Alys, Countess of the Vexin
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Alys, Countess of the Vexin
Countess of the Vexin
Countess consort of Ponthieu
Born4 October 1160
SpouseWilliam IV of Ponthieu
IssueMarie, Countess of Ponthieu
FatherLouis VII, King of France
MotherConstance of Castile

Alys of France, (or Alice) Countess of Vexin (4 October 1160 - c. 1220) was a French princess, the daughter of Louis VII, King of France and his second wife, Constance of Castile.[1][2]


Alys was the half-sister of Marie and Alix of France, Louis's children by Eleanor of Aquitaine, and the younger sister of Margaret of France. Just five weeks after Constance died giving birth to Alys, Louis married Adèle of Champagne, by whom he had two further children, including the future King Philip II of France.

In January 1169, Louis and King Henry II of England signed a contract for the marriage between Alys and Henry's son Richard the Lionheart.[3] The 8-year-old Alys was then sent to England as Henry's ward.

In 1177, Cardinal Peter of Saint Chrysogonus, on behalf of Pope Alexander III, threatened to place England's continental possessions under an interdict if Henry did not proceed with the marriage.[4] There were widespread rumors that Henry had not only made Alys his mistress,[5] but that she had a child with him.[6] Henry died in 1189. King Richard married Berengaria of Navarre on 12 May 1191, while still officially engaged to Alys.

Philip had offered Alys to Prince John, but Eleanor prevented the match.[7] Alys married William IV Talvas, Count of Ponthieu, on 20 August 1195. They had two daughters: Marie, Countess of Ponthieu, and Isabelle; and a stillborn son named Jean.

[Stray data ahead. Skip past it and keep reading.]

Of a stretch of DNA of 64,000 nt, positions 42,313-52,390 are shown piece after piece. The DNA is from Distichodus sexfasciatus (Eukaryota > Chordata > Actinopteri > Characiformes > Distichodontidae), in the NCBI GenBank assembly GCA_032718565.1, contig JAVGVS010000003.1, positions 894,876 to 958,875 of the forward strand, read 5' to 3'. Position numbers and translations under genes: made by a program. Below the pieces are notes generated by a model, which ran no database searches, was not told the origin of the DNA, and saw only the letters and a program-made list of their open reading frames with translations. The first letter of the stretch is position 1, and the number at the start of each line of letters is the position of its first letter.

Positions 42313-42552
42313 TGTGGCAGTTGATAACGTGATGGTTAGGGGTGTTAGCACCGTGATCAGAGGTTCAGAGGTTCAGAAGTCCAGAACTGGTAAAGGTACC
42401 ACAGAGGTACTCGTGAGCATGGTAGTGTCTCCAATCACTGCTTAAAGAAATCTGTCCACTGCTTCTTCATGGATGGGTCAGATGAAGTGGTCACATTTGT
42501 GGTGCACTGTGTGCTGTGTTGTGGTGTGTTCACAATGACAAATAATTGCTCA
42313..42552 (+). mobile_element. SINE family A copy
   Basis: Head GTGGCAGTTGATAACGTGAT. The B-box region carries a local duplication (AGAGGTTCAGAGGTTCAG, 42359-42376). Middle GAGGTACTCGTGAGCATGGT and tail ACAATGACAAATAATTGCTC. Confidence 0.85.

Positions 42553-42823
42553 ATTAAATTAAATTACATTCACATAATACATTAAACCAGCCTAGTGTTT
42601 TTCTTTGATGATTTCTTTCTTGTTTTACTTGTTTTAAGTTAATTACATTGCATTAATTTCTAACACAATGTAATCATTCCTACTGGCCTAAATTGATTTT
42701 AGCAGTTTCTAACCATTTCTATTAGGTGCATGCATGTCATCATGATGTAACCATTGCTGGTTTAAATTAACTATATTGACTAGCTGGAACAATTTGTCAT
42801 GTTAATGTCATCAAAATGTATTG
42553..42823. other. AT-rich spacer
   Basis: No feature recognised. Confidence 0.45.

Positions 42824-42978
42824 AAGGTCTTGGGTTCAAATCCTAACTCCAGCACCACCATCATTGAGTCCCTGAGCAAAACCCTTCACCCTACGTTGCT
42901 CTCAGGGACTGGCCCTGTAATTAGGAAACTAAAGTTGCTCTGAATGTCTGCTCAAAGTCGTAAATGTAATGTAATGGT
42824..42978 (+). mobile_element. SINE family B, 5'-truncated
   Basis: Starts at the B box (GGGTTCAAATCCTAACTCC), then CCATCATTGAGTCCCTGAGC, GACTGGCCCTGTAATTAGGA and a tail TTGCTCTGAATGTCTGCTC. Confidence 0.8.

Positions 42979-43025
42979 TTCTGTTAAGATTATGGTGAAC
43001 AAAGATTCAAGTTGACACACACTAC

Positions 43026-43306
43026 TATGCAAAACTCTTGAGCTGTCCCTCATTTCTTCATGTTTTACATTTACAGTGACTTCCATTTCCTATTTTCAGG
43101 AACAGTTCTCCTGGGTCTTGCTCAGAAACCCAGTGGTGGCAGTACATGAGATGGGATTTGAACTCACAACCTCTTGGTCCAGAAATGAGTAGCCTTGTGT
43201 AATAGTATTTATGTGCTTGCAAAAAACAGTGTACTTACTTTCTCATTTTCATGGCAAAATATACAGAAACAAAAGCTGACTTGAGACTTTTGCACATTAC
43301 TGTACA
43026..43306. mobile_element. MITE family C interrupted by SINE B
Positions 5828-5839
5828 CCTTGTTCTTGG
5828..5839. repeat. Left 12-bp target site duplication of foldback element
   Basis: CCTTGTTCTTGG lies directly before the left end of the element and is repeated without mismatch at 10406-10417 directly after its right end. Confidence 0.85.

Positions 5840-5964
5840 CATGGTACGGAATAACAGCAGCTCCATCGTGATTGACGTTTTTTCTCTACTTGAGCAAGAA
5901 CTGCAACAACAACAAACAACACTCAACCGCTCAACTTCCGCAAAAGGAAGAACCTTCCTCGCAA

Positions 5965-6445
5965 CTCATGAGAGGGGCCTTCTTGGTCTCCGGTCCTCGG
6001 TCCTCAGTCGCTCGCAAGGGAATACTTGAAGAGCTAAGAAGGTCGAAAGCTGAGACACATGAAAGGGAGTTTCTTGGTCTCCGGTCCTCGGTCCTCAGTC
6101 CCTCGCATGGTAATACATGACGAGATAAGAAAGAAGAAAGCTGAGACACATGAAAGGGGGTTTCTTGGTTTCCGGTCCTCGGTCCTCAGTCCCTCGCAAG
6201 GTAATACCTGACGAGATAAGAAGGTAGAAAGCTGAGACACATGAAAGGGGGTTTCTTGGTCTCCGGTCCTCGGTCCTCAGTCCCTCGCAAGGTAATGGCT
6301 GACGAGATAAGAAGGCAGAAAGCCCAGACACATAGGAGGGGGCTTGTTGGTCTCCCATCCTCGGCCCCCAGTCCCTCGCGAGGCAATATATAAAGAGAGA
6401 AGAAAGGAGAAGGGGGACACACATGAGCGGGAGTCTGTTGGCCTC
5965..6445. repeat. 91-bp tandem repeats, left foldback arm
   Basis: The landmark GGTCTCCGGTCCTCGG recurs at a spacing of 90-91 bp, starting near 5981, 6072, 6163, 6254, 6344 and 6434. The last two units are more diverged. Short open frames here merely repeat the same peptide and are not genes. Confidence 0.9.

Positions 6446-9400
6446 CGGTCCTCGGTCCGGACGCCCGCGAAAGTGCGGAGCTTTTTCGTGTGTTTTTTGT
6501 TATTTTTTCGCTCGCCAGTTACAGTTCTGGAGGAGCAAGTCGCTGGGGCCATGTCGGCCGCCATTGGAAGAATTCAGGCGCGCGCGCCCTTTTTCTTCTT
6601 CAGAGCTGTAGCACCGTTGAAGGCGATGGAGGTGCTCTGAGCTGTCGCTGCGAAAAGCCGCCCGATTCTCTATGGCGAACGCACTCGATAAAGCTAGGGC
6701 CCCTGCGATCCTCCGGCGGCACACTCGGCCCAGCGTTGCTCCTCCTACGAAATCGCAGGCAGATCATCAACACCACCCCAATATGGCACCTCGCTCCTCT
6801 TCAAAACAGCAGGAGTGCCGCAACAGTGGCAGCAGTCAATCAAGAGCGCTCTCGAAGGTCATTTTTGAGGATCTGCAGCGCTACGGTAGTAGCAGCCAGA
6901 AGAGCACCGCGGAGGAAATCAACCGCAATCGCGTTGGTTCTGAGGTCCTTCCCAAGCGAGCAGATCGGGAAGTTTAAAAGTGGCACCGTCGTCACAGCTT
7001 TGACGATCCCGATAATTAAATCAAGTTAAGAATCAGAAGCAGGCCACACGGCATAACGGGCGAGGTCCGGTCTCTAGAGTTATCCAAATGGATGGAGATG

See also


  1. ^ W.L. Warren, King John, (University of California Press, 1978), 26.
  2. ^ Some genealogical sources and websites, relying on P. Anselme, Histoire généalogique et chronologique de la maison royale de France, 1725 (vol. 1 p. 77), state that Alys was born in 1170 and therefore that her mother was Louis VII's third wife, Alix de Blois (whom Louis married in 1164). The birth date of 1170 is impossible, however, not only because Alys was betrothed in January 1169, but because she must have been of marriageable age in 1177, when the Pope demanded that she be married immediately.
  3. ^ Robert of Torigny, Chronicles of the reigns of Stephen, Henry II, and Richard I, ed. Richard Howlett, vol. 4 p. 240; John of Salisbury, Letters (ed. W. J. Millor, H. E. Butler) vol. 2 pp. 648-9.
  4. ^ Roger of Howden, Annals 1177.
  5. ^ Gerald of Wales, De instructione principis (p. 91).
  6. ^ Chronica Monasterii de Melsa I 26 (p. 256).
  7. ^ W.L. Warren, King John, 43.


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